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The Quick and Easy Vegetarian Spa Meal… at home
Posted By yum On June 18, 2007 @ 9:41 pm In Buckwheat, Japanese, Soy, Spa Food, Vegetables, Vegetarian | 6 Comments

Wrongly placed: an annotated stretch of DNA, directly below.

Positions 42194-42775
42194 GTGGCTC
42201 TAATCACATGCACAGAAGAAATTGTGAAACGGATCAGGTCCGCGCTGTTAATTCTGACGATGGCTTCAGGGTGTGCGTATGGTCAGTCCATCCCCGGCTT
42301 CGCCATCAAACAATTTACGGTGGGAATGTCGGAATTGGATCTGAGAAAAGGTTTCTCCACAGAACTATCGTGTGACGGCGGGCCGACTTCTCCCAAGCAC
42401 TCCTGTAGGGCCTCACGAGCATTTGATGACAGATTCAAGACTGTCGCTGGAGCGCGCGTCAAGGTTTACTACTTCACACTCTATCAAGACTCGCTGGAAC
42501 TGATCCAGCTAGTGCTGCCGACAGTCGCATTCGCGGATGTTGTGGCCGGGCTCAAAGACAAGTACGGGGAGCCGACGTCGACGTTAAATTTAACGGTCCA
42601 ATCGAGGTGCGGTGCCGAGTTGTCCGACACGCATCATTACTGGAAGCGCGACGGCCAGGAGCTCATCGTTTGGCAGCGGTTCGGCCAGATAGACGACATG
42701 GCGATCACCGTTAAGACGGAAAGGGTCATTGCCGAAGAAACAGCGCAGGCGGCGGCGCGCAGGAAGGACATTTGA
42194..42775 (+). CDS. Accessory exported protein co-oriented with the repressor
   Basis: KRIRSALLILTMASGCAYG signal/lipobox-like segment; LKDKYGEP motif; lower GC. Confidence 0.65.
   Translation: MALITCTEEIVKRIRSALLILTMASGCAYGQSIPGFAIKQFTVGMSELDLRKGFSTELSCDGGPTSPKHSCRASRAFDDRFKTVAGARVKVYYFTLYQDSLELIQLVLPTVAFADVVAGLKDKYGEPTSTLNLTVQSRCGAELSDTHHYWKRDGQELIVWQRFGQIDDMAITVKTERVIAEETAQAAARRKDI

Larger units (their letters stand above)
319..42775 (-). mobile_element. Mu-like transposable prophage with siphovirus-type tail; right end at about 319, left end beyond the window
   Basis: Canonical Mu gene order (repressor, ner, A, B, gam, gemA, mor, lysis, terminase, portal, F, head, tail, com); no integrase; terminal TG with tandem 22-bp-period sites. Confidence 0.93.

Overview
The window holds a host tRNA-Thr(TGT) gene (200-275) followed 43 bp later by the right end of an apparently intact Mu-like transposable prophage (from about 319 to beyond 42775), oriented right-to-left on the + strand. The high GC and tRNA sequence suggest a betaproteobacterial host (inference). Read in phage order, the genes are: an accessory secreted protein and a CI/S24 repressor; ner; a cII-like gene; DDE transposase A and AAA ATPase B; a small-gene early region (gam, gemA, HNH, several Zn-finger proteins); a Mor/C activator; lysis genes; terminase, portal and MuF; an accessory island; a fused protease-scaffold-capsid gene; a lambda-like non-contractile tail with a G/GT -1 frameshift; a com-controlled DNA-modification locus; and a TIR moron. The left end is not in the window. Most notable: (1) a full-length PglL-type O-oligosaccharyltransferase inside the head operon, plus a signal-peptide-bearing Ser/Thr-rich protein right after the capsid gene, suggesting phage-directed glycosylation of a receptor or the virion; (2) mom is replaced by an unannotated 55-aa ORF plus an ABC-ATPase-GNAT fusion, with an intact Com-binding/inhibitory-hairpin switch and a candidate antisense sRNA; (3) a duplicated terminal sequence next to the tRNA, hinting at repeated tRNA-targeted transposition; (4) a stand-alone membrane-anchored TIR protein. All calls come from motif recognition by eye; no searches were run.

Lately I’ve been thinking a lot about how much time it takes to prepare a tasty, healthy meal. Although we try very hard to make healthy, nutritious meals centered around vegetables, when we get really busy it’s easy to start relying on boxed meals and filling starches. This is one reason I love dinner parties- you put a lot of effort into making an elaborate meal to share with your friends, and when it’s all over you usually have leftovers to eat for a few days. High level of yum, and (after the fact), not so much effort required. We ran out of the leftovers from our Friday dinner party this afternoon when DH enjoyed the last of the lettuce wraps and potato salad. So, when I came home starving after a great yoga class and saw DH chomping happily on wheat yakisoba noodles, I wasn’t quite sure what to eat. I remembered my new resolve to eat better- and thought it just wouldn’t feel right to waste all that healthy energy expended on yoga with a lazy meal- but I was tired. Luckily I’d bookmarked a recipe in the April issue of Cooking Light for what they called a “Spicy Cucumber Noodle Salad with Edamame” that sounded both easy and full of healthy ingredients. Only thing was- I didn’t have a lot of the ingredients it called for, like cucumber or bean sprouts. I didn’t let that discourage me, though. We also had a surplus of broccoli in the refrigerator, so first I chopped up some long stemmed florets for my favorite chili garlic roasted broccoli recipe, tossed that in the oven and then got down to converting the soba noodle recipe to be both gluten free and use the vegetables I had on hand. Cucumber is sweet and crunchy, so I substituted my favorite sweet, crisp vegetable- jicama. And while we didn’t have any bean sprouts, we did have a green pepper, and I thought if it was cut thinly enough it just might approximate the crunch of fresh bean sprouts. The dish looked a little bland without any colorful accents, so I added some leftover julienned carrots for color and additional crunch. It was a little different from the original, but even more to my taste- and I was able to complete it by the time the broccoli was ready to come out of the oven. I sat down- took a bite, and was in heaven. I felt like I had been transported to some alternate spa universe of yoga and crisp, light meals- and it was lovely. DH wasn’t really hungry, but he tried a bite on my urging and agreed that it was really yummy. I guess fast food actually can be good, and good for you… So the next time it comes up, I’m really going to try to reach for the broccoli instead of some starchy thing I think will fill my stomach- it makes me so much happier, and makes me feel better too.